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Ride 'This Train' Through the Real Chicago

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Sarah Terez Rosenblum (@SarahTerez) is an MFA-holding writer, teacher and Spinning instructor. She's also the Theater Listings Editor for Centerstage Chicago. Look for her posts twice a week.

I’m the kind to charge irritably through intersections, head down, phone to my ear, refusing to lock eyes with anyone in my periphery for fear of being asked for money, harassed, followed home. The young idealists with clip boards inquiring, “Got a minute for Greenpeace/Lake Michigan/Gay Rights?” Mentally I support them, still, I’ve been known to respond “What about broke writers, got a minute for me?” Or once, nastily, “Do I look like I have a minute, I’m on the phone!” Usually I blame the city; disconnected, overwhelming, impossible to negotiate without growing numb.

But some magical people make neighborhoods out of cities, communities from scattered passersby. Chicago artist, poet, actor and playwright Tony Fitzpatrick is one such magician. His show, This Train, which debuted at Berwyn’s 16th Street Theater, completes its short run this weekend at Steppenwolf.

“When I met Tony for the first time,” says 16th street Theater Artistic Director Ann Filmer, “I was so struck by him; I knew I would say yes to whatever he wanted to do at my theater.”

Turns out Fitzpatrick had in mind a hypnotic blend of music, poetry, visual art and storytelling. To truly understand Fitzpatrick’s vision, Filmer “spent several days in Tony's studio, where he creates art looking out upon Damen Avenue. [The] studio is like no place I’ve ever been. People always coming in and out: interns, hustlers, collectors, people from the 'hood; rants about art dealers, and stories, stories and more stories.”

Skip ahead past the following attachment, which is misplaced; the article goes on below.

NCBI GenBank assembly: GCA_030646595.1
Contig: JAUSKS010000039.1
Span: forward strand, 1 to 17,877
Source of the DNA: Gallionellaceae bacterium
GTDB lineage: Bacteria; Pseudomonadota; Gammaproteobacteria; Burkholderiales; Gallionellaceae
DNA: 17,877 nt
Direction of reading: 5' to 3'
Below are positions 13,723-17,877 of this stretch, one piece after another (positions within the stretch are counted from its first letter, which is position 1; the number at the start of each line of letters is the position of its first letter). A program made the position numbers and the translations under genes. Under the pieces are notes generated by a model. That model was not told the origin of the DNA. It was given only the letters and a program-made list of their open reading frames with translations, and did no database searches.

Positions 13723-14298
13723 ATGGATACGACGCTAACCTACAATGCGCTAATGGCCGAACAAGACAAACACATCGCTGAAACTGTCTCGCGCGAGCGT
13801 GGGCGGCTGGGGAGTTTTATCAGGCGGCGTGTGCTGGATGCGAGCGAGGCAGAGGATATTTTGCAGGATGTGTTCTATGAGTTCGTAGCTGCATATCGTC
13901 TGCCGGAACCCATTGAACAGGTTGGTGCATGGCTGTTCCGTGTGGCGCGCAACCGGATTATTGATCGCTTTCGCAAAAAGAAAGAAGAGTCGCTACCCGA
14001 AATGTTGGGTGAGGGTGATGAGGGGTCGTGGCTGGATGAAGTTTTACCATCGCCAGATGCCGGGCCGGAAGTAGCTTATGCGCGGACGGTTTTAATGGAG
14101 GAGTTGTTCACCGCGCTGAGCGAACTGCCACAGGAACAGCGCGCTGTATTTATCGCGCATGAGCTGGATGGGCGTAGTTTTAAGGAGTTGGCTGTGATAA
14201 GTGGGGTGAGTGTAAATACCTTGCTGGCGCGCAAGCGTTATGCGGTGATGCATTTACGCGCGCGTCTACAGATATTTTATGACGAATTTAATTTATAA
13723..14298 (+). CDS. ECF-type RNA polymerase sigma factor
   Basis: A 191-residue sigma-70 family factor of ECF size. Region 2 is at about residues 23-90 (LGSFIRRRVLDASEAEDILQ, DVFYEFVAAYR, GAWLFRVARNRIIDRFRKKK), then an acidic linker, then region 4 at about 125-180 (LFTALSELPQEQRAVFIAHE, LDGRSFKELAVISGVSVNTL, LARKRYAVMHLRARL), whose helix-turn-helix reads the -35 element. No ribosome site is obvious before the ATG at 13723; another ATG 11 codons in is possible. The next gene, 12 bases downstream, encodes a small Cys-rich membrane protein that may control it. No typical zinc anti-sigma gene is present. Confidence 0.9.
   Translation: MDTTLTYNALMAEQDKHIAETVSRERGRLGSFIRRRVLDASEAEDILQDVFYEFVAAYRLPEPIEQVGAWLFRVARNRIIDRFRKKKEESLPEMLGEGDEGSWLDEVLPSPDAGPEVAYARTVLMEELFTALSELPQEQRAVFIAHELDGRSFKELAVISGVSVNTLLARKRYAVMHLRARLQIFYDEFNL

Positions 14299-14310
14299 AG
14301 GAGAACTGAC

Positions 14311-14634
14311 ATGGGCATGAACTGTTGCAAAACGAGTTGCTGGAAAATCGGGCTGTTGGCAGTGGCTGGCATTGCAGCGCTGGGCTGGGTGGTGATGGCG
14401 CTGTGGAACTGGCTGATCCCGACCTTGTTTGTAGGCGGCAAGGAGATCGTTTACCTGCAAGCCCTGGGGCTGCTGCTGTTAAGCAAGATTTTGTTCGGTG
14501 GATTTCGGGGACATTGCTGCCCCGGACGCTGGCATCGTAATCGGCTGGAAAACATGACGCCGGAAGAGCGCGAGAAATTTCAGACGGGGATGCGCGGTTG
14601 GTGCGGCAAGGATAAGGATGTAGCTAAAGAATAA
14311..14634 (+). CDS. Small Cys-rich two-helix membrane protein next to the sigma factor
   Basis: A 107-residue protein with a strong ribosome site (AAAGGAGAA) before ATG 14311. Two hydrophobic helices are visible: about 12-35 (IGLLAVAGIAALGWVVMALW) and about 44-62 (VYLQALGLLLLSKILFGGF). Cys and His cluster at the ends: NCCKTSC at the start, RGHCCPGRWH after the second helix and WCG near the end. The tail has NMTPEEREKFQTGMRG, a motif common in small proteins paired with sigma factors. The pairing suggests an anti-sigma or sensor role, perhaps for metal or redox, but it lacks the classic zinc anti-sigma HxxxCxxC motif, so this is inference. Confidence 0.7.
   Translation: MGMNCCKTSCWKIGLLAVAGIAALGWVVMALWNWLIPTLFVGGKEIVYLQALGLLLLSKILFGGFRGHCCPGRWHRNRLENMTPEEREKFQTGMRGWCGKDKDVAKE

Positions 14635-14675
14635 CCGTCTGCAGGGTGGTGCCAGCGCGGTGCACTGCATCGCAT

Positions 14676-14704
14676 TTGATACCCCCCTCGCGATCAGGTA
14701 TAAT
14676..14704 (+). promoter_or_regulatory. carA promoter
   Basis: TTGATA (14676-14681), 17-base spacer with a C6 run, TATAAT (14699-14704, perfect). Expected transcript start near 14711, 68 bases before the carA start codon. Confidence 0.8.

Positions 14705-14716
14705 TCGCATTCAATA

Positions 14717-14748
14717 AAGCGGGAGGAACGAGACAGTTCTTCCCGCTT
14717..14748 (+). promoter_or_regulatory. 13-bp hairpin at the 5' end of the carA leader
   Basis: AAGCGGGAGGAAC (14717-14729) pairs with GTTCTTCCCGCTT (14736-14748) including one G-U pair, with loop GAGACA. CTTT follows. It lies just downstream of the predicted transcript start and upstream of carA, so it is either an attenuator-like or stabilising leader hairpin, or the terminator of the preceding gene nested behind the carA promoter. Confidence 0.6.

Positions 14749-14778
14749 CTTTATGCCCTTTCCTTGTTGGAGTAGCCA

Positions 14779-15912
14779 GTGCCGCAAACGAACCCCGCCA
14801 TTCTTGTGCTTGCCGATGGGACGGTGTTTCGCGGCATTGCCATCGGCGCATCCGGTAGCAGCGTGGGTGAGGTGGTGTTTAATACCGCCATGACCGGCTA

Those stories, interspersed with scraps of Fitzpatrick’s poetry set to music, create something more universal than the zig-zagging elegy to vagrants, outlaws and Chicago the play superficially appears. While Fitzpatrick, foul-mouthed and opinionated, seems an unlikely unifier, the crystalline specificity of his language and his uniquely expansive worldview makes “This Train” uniquely accessible, even – to borrow a treacley phrase – life-affirming. One leaves the theater feeling part of a community, Fitzpatrick having remade the city through the transformative power of his words.

Just four more chances to catch “This Train” (see what I did there?) before it closes, so fire up that internet and order tickets now.

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This page contains a single entry by Matt Wood published on July 29, 2010 12:31 PM.

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